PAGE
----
The 50 Traits We Desire in a Friend

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In the best of friendships, we gain support, care, and a lent hand by someone who understands us, leading to an empirically proven more satisfied life. Yet, according to the U.S. Surgeon General’s 2023 advisory, we are in a loneliness epidemic, despite largely living in densely populated cities with vast opportunity to connect. As social animals whose survival has depended on belonging, and who are hard-wired to seek connection, curiously, we are choosy about the connections we seek. Which traits we desire in friends and which we do not, specifically, was a topic of a recent study, published in Evolutionary Psychological Science:

In the first of three studies, researchers sent a survey to 236 participants (122 women and 114 men), with a mean age of 29.9.

In the survey, participants were asked to “Write down some traits that you would like your friends to have,” “Write down some traits that you would like your friends not to have,” along with demographic information. Once the surveys were complete, researchers coded the answer to reveal 50 traits that people wanted friends to have, organized into eight broad categories, and 43 traits they did not.

The following lists the desirable traits in a friend:


  • Positive
  • Optimist
  • Smiling
  • Pleasant
  • Kind
  • Polite
  • Well-intentioned


  • Serious
  • Smart
  • Cultivated
  • Reasonable
  • Consistent
  • Mature
  • Calm


  • Trustworthy
  • True
  • Reliable
  • Decent


  • Funny
  • Good humor
  • Comical
  • Active


  • Be available when I need someone to talk to
  • Have time for me
  • Be there in difficult times
  • Listen to me when I have a problem
  • Helpful
  • Giving
  • Supporting
  • Generous



  • Have similar preferences
  • We have common interests
  • We have the same values
  • Stays close by



  • Compassionate
  • Tolerant
  • Patient


  • Discreet
  • Non-judgmental
  • Keeps secrets
  • Not be jealous

The following are the traits identified as being undesirable characteristics in a friend:


  • Two-faced
  • Hypocrite
  • Exploitive
  • Liar
  • Unreliable
  • Evil
  • Ungrateful
  • Malicious
  • Curmudgeon
  • Rude
  • Self-seeker
  • Derogatory
  • Insulting
  • Immoral
  • Racist
  • Closed-minded


  • Spoiled
  • Stingy
  • Shallow
  • Arrogant
  • Conceited


  • Impatient
  • Undecided
  • Lazy
  • Chatterbox
  • Pessimist
  • Impulsive
  • Immature
  • Grouchy
  • Vain
  • Suspicious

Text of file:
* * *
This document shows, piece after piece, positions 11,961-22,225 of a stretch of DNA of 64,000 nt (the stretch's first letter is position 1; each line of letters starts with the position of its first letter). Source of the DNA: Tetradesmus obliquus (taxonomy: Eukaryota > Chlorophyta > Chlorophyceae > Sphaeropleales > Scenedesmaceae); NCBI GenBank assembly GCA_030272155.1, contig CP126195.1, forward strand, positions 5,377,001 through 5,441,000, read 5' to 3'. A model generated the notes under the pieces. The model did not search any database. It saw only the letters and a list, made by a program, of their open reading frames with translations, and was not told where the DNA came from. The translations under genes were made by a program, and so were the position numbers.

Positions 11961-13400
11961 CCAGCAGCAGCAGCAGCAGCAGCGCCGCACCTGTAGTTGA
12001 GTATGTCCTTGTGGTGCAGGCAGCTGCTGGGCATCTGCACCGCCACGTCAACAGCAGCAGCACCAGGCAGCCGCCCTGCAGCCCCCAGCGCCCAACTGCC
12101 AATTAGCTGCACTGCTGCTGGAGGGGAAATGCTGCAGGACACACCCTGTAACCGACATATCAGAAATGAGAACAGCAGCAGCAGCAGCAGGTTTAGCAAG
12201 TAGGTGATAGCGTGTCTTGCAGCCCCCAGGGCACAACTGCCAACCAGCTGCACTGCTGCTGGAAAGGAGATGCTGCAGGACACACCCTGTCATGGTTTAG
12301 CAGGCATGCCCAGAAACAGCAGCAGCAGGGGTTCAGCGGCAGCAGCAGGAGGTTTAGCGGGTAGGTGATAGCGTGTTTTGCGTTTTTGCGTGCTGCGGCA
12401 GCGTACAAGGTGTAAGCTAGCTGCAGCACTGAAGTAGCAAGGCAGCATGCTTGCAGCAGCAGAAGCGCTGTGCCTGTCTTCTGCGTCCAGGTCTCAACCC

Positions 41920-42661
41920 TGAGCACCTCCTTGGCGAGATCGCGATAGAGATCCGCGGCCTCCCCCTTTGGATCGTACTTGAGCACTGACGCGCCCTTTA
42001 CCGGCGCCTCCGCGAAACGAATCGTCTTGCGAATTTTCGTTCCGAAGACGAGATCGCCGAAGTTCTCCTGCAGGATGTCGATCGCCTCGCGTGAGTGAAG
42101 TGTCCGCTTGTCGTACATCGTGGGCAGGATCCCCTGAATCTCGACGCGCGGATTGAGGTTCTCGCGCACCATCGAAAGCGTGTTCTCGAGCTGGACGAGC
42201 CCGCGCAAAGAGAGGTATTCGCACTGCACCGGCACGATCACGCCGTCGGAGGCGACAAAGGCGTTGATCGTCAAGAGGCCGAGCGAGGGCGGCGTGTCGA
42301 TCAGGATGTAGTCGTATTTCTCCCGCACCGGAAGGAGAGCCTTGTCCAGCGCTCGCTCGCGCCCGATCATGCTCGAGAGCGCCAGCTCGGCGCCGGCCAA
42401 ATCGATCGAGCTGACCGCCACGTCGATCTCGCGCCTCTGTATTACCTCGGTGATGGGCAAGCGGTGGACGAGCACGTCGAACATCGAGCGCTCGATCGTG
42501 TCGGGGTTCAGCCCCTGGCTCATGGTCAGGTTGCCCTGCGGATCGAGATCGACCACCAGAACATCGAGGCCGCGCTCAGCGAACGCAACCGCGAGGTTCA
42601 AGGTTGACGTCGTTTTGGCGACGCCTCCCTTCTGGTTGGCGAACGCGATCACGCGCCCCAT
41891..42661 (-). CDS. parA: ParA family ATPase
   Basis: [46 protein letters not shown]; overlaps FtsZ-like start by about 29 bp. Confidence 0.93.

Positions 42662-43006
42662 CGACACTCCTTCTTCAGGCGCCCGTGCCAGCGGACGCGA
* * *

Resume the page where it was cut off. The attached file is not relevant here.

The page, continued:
• Irritable
  • Gossiper


  • Competitive
  • Censorious
  • Self-centered
  • Selfish
  • Jealous
  • Ironic
  • Narcissist
  • Self-seeking
  • Easily offended

In the second study, 706 (385 women, 311 men, and 10 participants who did not specify gender) were asked to rate the 50 traits identified in study 1 in terms of friend desirability. In the third study, 861 (453 women, 408 men, and four participants who did not specify gender) were asked to rate the negative traits identified in study 1 in terms of what they would find undesirable in a friend.

The studies found that the most desirable broad category traits were being honest, ethical, pleasant, and followed very closely by available. The most undesirable category was being dishonest, and, more specifically, being two-faced, a hypocrite and exploitative were listed as the worst overall traits.

Between both second and third studies, while men and women agreed about their top desirable categories — honest, ethical and pleasant — women rated these traits higher than men. The researchers surmise that because of the evolutionary dependence women had on friends for survival and reproduction, they have higher standards in friends than men, and that men and women may prioritize preferred traits differently.

Further, older participants rated other traits highly, preferring smart, available and discreet as desirable traits. Perhaps, the researchers note, that as people grow older, they become more selective with what traits they would prefer to have in a friend.

It’s important to note that this study was based on participants being asked what traits they would and would not desire in “your” friend. This method of collecting data would require participants to consciously recognize and identify what they wanted in the construct — or in the idea — of a friend. In using friendship as a construct, instead of asking about a specific friend, or asking participants to retroactively recall what they specifically enjoyed about their own close friends, the data may have been skewed. One example of this, for instance, is that studies show that selfish people tend to choose to befriend similar others, even when it comes at a cost to them, however this research did not look at participant personality and how it correlates to trait preference. People tend to befriend others for a host of reasons, including material support, but predominantly here, more noble traits prevailed.

While there are shortcomings in this study — as there are in all psychological studies — perhaps the identification of honesty as the most prevalent desirable trait, and its anthesis as the least, shows that in the end, if even as only a construct, we all desire ‘true’ friends.

Please note: There were three broad categories noted in the originally published paper of this study which grouped undesirable traits. However, I personally believe the traits should be reorganized and grouped differently, for instance, being ‘rude’ or ‘close-minded’ has a differing underlying construct or concept than being dishonest.

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